Paddlefish in Disney Springs to have 'modern yacht feel'
Fans of Fulton’s Crab House should get ready for the unveiling of its dramatic makeover this winter.
The iconic paddle-boat restaurant closed months ago for a full revamp - from a renovation of its interior to the change of its name to Paddlefish. It sits in the entertainment complex of Disney Springs, formerly Downtown Disney, which went through its own overhaul in the past two years by adding restaurants, shopping and more.
The changes at Disney Springs prompted restaurant operator Levy Restaurants to modernize Paddlefish while respecting its heritage.
“We wanted to bring something forward that would still be unique in the mix of the new experiences that were being added,” said Alison Weber, Levy’s Chief Creative Officer.
The Levy team took a look at the vessel and pictures of its past. They decided to bring back the smokestack and paddle wheel from its days as the Empress Lily.
The paddle wheel’s return helped pin down a name. Learning there was a paddlefish (freshwater native to the Mississippi River Basin) sealed it.
“We wanted a name that was memorable and a name that spoke to the concept,” Weber said.
The commitment to Paddlefish’s history extended to the menu - popular dishes from Fulton’s such as Florida Stone Crab, Alaska King and Queen crab and lobster corn dogs - will return. Some more playful items, such as tableside guacamole with Maine lobster and a “build your own” lobster boil, will be added.
The Levy team also researched seafood restaurants across the country, filling three walls of their offices with photos of uniforms, boats, restaurant and dishes as inspiration.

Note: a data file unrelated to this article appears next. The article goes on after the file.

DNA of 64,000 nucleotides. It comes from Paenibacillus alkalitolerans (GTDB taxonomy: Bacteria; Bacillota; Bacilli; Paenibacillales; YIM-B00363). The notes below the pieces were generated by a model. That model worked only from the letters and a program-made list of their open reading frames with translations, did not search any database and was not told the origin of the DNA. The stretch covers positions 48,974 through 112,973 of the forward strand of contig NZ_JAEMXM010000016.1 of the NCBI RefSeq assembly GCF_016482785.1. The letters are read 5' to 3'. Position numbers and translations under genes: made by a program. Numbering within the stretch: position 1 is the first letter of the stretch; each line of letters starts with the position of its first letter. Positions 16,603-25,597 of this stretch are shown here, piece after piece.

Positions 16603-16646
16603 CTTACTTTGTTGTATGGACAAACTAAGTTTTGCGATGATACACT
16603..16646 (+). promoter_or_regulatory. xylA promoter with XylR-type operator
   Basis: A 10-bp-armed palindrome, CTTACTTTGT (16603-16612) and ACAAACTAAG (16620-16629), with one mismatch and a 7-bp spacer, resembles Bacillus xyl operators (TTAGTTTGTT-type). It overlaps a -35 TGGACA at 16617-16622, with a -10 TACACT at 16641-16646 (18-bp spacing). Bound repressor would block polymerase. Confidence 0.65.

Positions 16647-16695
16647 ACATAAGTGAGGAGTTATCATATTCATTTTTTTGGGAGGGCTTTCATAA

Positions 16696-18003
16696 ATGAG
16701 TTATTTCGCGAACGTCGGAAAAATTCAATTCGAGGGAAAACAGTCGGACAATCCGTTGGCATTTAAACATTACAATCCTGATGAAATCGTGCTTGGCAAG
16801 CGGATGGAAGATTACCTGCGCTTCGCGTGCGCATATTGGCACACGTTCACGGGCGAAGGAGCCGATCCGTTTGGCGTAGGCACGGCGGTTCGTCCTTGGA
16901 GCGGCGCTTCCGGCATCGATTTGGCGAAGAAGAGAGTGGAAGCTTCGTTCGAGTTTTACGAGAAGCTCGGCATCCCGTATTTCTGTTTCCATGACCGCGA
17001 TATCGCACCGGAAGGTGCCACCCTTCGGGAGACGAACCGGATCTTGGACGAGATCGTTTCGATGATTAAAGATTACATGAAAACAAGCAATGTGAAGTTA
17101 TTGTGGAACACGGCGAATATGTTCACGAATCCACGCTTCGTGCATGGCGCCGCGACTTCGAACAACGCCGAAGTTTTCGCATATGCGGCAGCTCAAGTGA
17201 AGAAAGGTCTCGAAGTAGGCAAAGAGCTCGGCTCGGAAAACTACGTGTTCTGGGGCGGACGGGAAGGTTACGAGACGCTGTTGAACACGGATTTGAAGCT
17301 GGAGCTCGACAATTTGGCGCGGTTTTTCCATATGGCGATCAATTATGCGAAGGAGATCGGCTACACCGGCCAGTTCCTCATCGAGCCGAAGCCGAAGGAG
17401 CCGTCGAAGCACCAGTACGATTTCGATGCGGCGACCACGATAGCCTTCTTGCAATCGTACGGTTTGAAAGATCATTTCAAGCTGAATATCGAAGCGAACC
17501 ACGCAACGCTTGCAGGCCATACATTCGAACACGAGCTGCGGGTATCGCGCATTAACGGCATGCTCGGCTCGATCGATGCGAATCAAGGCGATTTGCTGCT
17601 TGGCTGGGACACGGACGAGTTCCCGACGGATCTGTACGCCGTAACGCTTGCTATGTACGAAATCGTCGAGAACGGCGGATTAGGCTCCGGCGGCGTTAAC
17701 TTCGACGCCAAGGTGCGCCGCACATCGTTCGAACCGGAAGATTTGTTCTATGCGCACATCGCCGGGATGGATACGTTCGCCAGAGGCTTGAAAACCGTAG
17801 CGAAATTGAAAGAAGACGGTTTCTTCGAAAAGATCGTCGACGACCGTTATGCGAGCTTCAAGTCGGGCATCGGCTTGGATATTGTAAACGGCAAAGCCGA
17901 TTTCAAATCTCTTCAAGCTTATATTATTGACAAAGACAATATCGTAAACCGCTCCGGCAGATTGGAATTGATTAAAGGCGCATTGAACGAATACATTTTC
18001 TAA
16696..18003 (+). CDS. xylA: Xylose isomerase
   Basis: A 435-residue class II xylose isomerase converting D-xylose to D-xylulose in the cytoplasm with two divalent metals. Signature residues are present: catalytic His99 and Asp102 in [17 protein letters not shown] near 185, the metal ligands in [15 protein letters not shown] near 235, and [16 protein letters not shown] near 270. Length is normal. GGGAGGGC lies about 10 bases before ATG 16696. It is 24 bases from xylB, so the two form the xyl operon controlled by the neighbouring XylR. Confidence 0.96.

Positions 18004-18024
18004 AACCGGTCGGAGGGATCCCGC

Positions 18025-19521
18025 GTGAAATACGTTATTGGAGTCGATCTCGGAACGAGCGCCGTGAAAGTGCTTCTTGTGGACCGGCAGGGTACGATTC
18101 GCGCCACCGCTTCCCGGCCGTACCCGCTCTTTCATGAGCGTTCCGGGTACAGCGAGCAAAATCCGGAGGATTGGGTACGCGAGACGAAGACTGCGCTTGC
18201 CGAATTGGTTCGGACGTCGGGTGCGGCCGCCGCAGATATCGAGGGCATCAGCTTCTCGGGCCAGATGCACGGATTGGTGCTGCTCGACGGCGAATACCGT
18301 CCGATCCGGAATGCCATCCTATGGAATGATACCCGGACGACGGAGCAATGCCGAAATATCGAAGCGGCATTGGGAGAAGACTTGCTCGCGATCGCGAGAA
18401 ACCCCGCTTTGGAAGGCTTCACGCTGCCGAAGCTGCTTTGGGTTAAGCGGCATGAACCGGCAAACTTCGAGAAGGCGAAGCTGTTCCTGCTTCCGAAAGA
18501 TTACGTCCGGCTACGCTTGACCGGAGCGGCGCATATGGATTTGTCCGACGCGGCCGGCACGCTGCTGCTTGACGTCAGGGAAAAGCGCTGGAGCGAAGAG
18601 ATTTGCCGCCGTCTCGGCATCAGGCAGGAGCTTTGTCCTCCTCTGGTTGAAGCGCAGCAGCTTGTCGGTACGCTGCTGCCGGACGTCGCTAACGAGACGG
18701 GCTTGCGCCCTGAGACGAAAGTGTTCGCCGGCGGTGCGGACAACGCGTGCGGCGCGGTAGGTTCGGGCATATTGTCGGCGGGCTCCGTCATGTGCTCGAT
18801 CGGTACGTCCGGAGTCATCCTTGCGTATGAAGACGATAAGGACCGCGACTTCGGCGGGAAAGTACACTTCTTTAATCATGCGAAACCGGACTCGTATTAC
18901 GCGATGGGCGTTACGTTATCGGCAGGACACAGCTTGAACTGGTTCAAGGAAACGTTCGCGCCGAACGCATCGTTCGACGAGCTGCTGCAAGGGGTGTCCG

Daroff Design, an interior design and architecture firm based in Philadelphia, was brought in to bring the project to life.
The plan was to make the ship have more of a modern yacht feel, said Karen Daroff, president and design principal of Daroff Design.
“We wanted to celebrate the sea and celebrate the iconic nature of this vessel,” Daroff said.
Planning was challenging , she said, because of the boat’s limited space. Everything is luxurious - but purposeful - in a yacht. Paddlefish’s design embraces that.
New windows offer a more open view of Disney Springs - and each dining seat takes advantage of that. The decks were all replaced and leveled.
Although the ship’s physical shape stayed the same, the designers worked to bring the interior into the 21st century.
Similar color palettes and textures (navy, white and slate complemented by warm, wood tones and brass) give some continuity to the “look” inside, but are used to create contrast among the boat’s different areas.
In addition to the main dining room, there’s outdoor seating in a lounge on the first floor with space for a fish boil and oyster bar, a bar on the second level, and a rooftop deck with some of the best views of Disney Springs.
“Everyone can have a great experience, but not the same experience,” Weber said. “And there’s enough that you’ll want to come back.”
In the end, Weber and Daroff hope diners can see the beauty of the mashup - a transformation that stays true to the restaurant’s heritage.
“It brings it back to the greatness,” Daroff said.
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